ManCo will have incurred a deemed cost of £440,000 to acquire the old lease, and then disposed of the extended lease for £500,000. Allowing for the original acquisition cost of the freehold of each flat (£1,000), ManCo will have realised a gain of £59,000 in respect of each flat – a total of £295,000 (less any other allowable costs). This will give rise to a corporation tax charge of more than £50,000 (£10,000 per flat), which needs to be funded by the tenants. This comes as an unpleasant shock to the tenants, who do not consider that they are paying, or required to pay, anything for the extensions of their leases.
The capital gains issues do not end there.
As far as each tenant is concerned, he/she is disposing of the old lease and acquiring an extended lease. There is, therefore, a risk that the tenant will realise a capital gain based on the market value of the old lease (compared with the price paid for the flat). As long as the flat is the tenants principal private residence, any gain should not be subject to CGT. However, if the tenant owns the flat as an investment property, or has another property on which he is claiming relief, there is a risk of a capital gains charge.
There is some help here as HMRC Extra-Statutory Concession D39 allows the disposal by the tenant to be disregarded provided that certain conditions are met. However, one of the conditions is that the arrangements are made on terms that are equivalent to those that would have been made between unconnected persons bargaining at arm’s length. The CIOT understands that HMRC interprets the requirements of ESC D39 strictly and considers that it would be unlikely to apply if a market value premium is not charged. Therefore, in order to fall within ESC D39, the tenant would have to pay market value (£60,000) for the lease extension.
As the tenant is one of the shareholders of ManCo, he is effectively paying the premium to his own company but releasing the value back into the tenant’s own hands raises its own problems.
Distributions by ManCo
If the tenants pay for the lease extensions on arm’s length terms (to avoid the capital gains disposal), this will leave approximately £50,000 per tenant in ManCo (once the £10,000 per flat corporation tax charge has been paid). When this surplus is distributed to the tenants, the dividend will be taxable.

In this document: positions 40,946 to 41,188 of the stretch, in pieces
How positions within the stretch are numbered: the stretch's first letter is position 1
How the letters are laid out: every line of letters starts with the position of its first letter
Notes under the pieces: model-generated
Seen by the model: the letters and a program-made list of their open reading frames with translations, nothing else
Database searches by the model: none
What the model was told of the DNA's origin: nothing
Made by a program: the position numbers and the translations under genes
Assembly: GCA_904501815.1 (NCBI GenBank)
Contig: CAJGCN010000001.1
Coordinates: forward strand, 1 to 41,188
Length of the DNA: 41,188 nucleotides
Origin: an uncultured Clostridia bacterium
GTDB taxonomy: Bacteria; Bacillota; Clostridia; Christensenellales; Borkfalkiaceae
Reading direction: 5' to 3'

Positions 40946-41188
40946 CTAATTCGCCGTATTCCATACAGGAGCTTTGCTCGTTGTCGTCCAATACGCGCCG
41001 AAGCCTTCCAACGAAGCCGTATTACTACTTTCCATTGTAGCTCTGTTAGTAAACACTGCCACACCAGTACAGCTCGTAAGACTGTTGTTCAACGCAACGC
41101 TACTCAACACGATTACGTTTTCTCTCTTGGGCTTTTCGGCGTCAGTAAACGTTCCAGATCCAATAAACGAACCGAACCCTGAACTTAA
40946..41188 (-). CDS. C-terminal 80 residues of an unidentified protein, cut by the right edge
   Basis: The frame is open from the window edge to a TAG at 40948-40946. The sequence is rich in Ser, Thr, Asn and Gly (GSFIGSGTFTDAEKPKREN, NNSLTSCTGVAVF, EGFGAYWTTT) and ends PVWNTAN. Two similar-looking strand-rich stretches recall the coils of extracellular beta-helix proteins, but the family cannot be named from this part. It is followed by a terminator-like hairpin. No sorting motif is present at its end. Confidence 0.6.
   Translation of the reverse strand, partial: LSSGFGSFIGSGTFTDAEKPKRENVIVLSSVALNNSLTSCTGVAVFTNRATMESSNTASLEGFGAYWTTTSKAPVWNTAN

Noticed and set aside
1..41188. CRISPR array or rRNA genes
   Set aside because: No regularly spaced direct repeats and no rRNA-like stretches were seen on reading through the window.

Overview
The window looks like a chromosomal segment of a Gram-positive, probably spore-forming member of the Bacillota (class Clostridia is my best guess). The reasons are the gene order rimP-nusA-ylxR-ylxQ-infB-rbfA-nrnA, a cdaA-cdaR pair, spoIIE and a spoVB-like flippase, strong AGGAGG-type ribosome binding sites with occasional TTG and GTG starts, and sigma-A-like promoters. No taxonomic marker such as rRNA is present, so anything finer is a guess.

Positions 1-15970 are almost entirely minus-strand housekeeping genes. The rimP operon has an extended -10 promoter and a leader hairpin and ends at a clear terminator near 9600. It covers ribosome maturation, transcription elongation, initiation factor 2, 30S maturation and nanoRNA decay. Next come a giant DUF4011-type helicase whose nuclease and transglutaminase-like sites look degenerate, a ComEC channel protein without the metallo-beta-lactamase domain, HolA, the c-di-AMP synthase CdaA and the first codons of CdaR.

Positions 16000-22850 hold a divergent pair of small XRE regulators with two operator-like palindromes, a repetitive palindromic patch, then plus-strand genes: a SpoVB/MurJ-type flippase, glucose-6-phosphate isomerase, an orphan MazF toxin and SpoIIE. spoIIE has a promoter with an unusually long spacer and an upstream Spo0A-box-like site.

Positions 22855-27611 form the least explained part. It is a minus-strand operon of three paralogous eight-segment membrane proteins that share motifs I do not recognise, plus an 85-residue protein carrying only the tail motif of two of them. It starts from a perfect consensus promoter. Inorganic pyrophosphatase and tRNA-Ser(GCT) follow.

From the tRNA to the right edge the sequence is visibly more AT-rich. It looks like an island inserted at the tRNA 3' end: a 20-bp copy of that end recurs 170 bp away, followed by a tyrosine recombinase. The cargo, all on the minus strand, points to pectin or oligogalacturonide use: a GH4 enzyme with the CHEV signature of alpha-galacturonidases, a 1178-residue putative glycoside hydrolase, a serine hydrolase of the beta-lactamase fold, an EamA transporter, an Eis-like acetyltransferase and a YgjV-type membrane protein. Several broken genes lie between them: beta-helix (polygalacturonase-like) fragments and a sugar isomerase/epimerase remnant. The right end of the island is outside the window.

Even if the tenants only pay sufficient to ManCo to fund the tax on any capital gain, this does not solve the problem. S.1000 Corporation Tax Act 2010 sets out a list of matters that constitute a dividend. This list includes “Any other distribution out of assets of the company in respect of shares in the company” (other than, for example, a return of capital) and “Any amount treated as a distribution by section 1020 (transfer of assets or liabilities)”.
The distribution by ManCo, to each of its shareholders, of a long lease out of its freehold for below market value is, therefore, likely to be treated as a dividend in its own right.
The CIOT approached HMRC for their view on the capital gains and dividends issues noted above. Unfortunately, the level of sympathy was low. HMRC has acknowledged that the issues constitute real issues and they are simply the result of the arrangements that were put in place.
Stamp Duty Land Tax (SDLT)
As noted above, tenants who do not own the flat as their main residence, may want, for capital gains purposes, to pay market value for their lease extension. However, under the higher SDLT rates for additional properties, there would be an SDLT charge if the premium is in excess of £40,000 (or less, if any of the tenants are connected with each other such that the lease extensions are treated as linked transactions). The tenant appears only to be able to save capital gains tax only at the expense of incurring SDLT.
Annual Tax on Enveloped Dwellings (ATED)
A further concern arises if the value of the reversion to the flats increases to more than £250,000 (or £500,000 where the total value of the flat is more than £2m) – in which case it is necessary to consider ATED.
If the tenants are connected with ManCo – by reason of controlling ManCo between themselves –there is a risk that ATED would apply. Here, HMRC is more helpful. In a formal reply to an enquiry from the CIOT, HMRC responded:
… the concern is that under s1122(4)(a) CTA 2010 any two or more persons acting together to secure or exercise control of a company are connected with each other. Therefore, the company is connected to any member of the company under s1122(3) because he, together with persons connected with him, control the company. Having consulted technical specialists in HMRC we think that although this might be possible in the case of these types of companies, it must be unusual. You cite the case of Steele v EVC International NV (69TC88) which looked at the phrase ‘acting together’. In that case the two shareholders entered into a shareholders agreement which continued to be recognised and implemented by the parties. The shareholders agreement was a very long document making the most extensive provision of the joint venture between two shareholders. It was found on those particular facts that the two were acting together.
It seems unlikely that an ordinary memorandum and articles of association will constitute the shareholders “acting together”. In fact, it would be unconscionable because it would follow that all shareholders in a company would be connected. The cases it would affect would be where there is a comprehensive shareholders agreement which would dictate how the company would be run.
Therefore, unless ManCo has somewhat unusual articles of association, or the number of related tenants is high enough to allow them to constitute a majority of the shareholders, the ATED is unlikely to be an issue.